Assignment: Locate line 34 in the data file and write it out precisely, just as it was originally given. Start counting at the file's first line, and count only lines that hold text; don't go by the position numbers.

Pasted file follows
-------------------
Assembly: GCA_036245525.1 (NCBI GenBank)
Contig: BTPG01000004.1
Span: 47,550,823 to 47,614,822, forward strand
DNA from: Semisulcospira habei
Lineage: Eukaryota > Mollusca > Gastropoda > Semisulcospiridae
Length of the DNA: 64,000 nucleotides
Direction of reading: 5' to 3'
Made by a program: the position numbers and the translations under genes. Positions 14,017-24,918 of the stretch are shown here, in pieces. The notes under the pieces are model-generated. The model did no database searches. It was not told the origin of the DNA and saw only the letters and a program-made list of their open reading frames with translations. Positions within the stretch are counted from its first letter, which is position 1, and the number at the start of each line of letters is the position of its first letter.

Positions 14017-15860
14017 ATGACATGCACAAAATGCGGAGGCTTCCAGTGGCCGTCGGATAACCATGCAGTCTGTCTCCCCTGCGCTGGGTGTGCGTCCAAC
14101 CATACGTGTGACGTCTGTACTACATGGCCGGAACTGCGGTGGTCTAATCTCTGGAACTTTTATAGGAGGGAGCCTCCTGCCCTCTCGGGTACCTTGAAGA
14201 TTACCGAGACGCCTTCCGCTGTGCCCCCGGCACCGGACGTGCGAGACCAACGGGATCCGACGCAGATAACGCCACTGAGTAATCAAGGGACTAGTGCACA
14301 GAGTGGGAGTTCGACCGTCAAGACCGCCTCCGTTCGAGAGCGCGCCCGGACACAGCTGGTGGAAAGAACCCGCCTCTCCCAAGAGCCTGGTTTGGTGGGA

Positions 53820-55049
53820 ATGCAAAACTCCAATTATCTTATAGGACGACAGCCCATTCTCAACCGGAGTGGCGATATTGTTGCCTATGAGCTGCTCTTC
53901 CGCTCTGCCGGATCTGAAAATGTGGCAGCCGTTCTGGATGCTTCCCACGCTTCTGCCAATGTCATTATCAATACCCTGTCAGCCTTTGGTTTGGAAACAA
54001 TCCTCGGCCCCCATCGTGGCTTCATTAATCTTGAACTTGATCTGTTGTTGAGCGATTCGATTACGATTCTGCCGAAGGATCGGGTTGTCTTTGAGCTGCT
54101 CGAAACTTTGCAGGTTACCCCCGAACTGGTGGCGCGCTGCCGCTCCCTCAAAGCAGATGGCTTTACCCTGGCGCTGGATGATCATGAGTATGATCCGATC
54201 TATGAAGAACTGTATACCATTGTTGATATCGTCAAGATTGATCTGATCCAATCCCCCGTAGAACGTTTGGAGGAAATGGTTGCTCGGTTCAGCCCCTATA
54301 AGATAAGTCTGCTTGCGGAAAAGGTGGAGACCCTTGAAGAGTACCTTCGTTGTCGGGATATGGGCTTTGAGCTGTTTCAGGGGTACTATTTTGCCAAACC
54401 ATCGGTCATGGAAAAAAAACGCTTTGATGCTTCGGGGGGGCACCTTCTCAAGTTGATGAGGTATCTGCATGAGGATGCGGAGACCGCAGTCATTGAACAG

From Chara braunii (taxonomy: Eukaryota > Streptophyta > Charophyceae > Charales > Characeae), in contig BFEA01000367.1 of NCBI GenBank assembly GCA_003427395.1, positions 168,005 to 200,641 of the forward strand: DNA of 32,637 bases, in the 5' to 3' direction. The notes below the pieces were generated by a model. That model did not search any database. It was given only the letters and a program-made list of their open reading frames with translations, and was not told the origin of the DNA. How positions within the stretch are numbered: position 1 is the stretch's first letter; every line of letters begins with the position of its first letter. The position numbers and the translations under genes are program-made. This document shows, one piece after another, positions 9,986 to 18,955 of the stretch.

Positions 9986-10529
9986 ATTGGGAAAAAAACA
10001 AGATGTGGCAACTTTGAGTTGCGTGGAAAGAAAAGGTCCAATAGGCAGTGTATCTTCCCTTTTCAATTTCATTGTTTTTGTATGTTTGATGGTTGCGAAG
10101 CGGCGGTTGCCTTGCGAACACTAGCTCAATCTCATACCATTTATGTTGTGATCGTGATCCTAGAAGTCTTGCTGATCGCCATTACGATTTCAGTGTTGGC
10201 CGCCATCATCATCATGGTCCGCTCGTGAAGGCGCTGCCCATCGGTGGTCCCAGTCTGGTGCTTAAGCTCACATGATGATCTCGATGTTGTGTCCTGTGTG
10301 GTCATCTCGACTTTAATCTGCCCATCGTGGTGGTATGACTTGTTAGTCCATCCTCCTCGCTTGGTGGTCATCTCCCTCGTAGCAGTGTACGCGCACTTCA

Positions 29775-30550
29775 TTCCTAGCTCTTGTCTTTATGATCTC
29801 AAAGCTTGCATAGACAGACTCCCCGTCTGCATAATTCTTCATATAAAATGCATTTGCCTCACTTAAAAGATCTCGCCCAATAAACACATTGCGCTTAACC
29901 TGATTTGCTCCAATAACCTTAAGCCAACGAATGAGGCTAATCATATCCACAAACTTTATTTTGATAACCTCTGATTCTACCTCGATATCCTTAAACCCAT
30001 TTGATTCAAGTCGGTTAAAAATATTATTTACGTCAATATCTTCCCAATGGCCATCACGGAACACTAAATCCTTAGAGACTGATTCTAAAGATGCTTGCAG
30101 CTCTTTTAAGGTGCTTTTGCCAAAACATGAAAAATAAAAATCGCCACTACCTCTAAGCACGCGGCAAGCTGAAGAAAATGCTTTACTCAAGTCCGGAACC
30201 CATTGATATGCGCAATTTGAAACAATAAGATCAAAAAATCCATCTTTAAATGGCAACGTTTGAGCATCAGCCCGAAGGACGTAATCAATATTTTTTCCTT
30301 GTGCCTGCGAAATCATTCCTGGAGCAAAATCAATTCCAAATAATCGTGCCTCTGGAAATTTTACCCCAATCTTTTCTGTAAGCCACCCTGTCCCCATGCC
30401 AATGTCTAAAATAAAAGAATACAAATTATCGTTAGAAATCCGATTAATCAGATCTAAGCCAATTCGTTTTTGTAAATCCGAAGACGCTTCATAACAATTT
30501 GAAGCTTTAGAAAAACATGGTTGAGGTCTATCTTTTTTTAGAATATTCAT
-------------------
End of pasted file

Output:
30101 CTCTTTTAAGGTGCTTTTGCCAAAACATGAAAAATAAAAATCGCCACTACCTCTAAGCACGCGGCAAGCTGAAGAAAATGCTTTACTCAAGTCCGGAACC